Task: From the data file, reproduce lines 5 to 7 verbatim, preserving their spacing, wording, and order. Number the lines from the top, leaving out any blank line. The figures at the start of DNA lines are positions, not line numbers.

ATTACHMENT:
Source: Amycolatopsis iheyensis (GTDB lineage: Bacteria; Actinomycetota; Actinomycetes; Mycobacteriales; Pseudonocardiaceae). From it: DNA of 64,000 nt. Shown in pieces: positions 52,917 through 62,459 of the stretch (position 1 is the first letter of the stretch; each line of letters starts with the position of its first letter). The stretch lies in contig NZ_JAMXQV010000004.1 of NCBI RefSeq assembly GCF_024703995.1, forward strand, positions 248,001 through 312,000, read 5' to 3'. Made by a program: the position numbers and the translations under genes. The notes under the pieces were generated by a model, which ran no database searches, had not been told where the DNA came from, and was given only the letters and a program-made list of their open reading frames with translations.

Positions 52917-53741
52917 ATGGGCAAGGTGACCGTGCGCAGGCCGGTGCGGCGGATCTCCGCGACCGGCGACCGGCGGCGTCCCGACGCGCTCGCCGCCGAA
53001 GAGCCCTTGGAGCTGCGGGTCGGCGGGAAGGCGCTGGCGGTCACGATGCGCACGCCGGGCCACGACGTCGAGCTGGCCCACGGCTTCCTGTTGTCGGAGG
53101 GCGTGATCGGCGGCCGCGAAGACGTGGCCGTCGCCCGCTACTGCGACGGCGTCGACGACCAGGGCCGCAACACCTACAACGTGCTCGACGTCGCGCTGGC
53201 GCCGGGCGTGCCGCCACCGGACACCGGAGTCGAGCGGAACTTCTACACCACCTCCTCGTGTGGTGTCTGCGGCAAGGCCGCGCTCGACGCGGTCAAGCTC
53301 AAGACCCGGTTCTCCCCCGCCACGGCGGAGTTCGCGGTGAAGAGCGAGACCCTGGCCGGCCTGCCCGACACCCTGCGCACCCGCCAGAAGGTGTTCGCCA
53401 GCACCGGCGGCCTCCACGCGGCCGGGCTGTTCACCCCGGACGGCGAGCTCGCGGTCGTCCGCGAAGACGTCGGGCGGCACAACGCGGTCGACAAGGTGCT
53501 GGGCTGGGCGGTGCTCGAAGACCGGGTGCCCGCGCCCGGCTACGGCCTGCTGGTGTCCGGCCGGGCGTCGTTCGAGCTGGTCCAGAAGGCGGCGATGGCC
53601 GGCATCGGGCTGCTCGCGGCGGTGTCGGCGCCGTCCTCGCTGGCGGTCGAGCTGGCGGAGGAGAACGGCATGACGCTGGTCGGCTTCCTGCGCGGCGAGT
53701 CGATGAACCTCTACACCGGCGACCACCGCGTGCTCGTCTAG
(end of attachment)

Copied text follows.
53101 GCGTGATCGGCGGCCGCGAAGACGTGGCCGTCGCCCGCTACTGCGACGGCGTCGACGACCAGGGCCGCAACACCTACAACGTGCTCGACGTCGCGCTGGC
53201 GCCGGGCGTGCCGCCACCGGACACCGGAGTCGAGCGGAACTTCTACACCACCTCCTCGTGTGGTGTCTGCGGCAAGGCCGCGCTCGACGCGGTCAAGCTC
53301 AAGACCCGGTTCTCCCCCGCCACGGCGGAGTTCGCGGTGAAGAGCGAGACCCTGGCCGGCCTGCCCGACACCCTGCGCACCCGCCAGAAGGTGTTCGCCA